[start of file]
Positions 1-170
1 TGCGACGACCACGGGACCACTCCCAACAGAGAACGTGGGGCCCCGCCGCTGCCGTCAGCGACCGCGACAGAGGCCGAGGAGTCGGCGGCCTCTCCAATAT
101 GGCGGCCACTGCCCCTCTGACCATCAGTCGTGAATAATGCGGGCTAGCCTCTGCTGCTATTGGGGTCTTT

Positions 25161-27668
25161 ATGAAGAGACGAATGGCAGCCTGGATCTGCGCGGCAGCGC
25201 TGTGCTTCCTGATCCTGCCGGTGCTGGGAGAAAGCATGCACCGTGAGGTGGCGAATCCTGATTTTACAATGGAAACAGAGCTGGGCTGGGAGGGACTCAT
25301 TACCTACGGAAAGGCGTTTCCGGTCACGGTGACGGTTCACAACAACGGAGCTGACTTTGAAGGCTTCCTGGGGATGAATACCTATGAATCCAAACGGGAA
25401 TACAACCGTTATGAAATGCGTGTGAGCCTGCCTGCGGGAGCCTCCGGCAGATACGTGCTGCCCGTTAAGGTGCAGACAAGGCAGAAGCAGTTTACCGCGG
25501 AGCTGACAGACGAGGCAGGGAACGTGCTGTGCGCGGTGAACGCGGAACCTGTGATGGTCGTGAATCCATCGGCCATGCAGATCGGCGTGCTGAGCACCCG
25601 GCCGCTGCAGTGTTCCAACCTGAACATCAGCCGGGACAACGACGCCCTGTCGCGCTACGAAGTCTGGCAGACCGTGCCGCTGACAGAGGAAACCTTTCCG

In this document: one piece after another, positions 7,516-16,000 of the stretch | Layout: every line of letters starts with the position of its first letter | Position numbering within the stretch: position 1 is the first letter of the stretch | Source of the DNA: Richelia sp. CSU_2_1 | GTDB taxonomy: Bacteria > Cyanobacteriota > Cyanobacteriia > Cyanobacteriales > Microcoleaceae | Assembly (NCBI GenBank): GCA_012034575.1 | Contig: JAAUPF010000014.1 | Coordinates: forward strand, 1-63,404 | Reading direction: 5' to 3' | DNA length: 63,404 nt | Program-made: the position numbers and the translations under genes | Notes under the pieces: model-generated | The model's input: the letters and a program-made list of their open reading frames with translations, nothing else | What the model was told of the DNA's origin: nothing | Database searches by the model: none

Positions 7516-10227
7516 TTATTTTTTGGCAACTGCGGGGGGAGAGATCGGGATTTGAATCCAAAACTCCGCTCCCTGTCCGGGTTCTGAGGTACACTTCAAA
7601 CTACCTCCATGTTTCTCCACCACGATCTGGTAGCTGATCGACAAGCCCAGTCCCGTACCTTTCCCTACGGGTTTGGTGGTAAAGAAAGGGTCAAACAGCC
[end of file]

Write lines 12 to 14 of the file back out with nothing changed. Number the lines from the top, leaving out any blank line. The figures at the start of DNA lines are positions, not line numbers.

Positions 7516-10227
7516 TTATTTTTTGGCAACTGCGGGGGGAGAGATCGGGATTTGAATCCAAAACTCCGCTCCCTGTCCGGGTTCTGAGGTACACTTCAAA
7601 CTACCTCCATGTTTCTCCACCACGATCTGGTAGCTGATCGACAAGCCCAGTCCCGTACCTTTCCCTACGGGTTTGGTGGTAAAGAAAGGGTCAAACAGCC